Tag Archives: Asia

Mongolia connects to the Asia Super Grid – read the book what it means to nomads

2017-10-16

Mongolia is a large, sparsely inhabited central Asian country where nomads still live in a traditional way on vast plains and foothills of mountains. The mineral rich country has large coal mines for its energy needs. Now, Mongolia has joined the Asia Super Grid electricity network in order to produce clean energy. Will ordinary Mongolians and nomads benefit from it?

Camel herder, ebook on Mongolia travel

Camel herders in Mongolia

The book Herder’s Boots – Traveling and Working with Nomads for the Future of Mongolia gives an indirect answer to the question. The author, Stephen Parliament, lived and worked in Mongolia for many years both in the capital Ulaanbaatar and in the desolate lands where nomads live. He experienced the bitter coldness of winters and heat of summers with nomads.

Some nomads have moved to cities, some tend to stay in one place with their cattle, some move with seasons. In any case, they live outside the grid and if they want electricity, they have to produce it themselves – which they do, because they also want to watch television and charge their mobile phones.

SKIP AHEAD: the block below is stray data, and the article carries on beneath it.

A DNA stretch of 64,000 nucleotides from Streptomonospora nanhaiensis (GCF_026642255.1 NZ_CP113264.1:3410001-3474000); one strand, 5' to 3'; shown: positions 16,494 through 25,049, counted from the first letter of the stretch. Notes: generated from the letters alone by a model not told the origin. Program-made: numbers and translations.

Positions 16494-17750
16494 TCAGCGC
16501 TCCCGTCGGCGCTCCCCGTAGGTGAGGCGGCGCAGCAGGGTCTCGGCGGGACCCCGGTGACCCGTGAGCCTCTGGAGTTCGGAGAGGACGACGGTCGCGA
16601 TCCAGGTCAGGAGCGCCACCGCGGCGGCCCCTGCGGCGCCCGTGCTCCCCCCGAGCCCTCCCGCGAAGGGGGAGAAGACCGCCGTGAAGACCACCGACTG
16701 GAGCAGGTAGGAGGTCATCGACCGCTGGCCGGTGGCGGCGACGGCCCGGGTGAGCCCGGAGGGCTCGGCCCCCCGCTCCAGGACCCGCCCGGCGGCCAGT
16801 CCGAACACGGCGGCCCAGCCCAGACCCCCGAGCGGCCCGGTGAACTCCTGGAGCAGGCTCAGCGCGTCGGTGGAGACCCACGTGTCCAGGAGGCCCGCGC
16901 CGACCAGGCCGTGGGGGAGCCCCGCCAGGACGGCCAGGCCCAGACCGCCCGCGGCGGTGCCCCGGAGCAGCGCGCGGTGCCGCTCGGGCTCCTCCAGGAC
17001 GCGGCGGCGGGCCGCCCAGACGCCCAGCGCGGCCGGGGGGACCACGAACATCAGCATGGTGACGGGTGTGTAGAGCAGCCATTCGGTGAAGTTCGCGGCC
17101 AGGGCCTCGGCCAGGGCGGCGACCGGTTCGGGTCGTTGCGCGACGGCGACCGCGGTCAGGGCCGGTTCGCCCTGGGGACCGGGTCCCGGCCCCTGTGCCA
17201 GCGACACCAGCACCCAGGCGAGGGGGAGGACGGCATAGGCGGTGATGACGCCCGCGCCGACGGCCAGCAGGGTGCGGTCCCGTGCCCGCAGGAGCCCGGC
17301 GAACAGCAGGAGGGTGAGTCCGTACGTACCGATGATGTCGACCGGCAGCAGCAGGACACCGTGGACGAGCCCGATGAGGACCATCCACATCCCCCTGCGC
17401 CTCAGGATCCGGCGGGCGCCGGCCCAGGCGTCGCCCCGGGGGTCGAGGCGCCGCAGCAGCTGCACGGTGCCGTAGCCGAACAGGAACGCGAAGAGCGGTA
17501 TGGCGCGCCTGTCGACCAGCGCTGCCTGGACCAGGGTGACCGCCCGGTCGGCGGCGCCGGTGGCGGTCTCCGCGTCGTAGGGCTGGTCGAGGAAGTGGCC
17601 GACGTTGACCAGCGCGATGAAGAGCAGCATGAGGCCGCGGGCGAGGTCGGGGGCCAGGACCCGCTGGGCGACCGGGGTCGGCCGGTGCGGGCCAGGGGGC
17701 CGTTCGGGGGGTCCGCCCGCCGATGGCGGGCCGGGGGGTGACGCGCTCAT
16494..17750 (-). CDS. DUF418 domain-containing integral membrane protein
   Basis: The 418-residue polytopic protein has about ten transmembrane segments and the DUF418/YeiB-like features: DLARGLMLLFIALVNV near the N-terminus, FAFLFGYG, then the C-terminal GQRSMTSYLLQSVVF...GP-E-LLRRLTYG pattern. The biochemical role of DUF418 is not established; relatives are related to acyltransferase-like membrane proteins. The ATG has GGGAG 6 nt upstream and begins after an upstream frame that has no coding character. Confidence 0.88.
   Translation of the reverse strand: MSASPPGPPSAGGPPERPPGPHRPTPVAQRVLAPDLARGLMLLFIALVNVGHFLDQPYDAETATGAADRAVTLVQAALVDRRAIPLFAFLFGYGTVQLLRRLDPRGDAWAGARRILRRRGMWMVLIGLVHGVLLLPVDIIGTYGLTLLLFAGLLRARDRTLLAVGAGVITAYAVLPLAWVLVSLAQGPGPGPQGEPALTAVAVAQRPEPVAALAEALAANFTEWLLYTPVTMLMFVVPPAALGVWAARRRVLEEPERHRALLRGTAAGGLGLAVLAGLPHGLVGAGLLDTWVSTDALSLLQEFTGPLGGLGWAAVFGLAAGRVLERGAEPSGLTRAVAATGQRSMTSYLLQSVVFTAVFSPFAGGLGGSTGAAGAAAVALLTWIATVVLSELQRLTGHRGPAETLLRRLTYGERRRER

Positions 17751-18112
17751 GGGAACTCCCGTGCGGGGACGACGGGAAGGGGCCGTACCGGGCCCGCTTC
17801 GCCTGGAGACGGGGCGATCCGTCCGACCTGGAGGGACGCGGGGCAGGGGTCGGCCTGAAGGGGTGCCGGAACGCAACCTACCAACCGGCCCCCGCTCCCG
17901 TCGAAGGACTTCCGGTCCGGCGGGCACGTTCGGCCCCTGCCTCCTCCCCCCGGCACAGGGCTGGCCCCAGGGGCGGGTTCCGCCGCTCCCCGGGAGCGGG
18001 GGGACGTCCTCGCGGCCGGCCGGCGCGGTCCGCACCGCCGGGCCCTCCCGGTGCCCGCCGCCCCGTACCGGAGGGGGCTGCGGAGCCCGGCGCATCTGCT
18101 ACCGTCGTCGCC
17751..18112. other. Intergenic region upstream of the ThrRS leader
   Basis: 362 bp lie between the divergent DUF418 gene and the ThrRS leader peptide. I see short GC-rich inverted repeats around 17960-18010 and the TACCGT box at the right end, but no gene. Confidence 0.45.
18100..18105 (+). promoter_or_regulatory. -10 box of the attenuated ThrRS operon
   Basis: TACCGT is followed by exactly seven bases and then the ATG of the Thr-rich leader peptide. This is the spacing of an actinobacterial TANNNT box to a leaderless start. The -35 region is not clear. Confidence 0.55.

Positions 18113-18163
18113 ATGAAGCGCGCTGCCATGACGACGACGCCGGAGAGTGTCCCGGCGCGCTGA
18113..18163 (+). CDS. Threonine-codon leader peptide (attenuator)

Mongolia travel book, photo gallery

All possessions of a herder family. Mongolia, Stephen Parliament.

Reuters reports that Mongolia has joined a large power transmission network established six years ago by China, Japan, Russia and South Korea. Mongolia’s plan is to build wind power plants and connect them to this Asia Super Grid and export the generated energy.

While this is a great initiative for clean energy and balancing Mongolia’s state budget, it doesn’t bring much to the nomads. Small moveable solar power stations would support nomad lifestyle, but their prices tend to be high.

Read more about Mongolia in the book The Herder’s Boots.

Plenty of bookstores per capita in Asia, and plenty of libraries in Europe

2016-08-05

World Cities Culture Forum collects culture related data from large cities across the world. The organization publishes the data annually as statistics that describe what kind of cultural services the cities have and how citizens use them. One of the published statistics compares the number of bookstores and public libraries against the city population.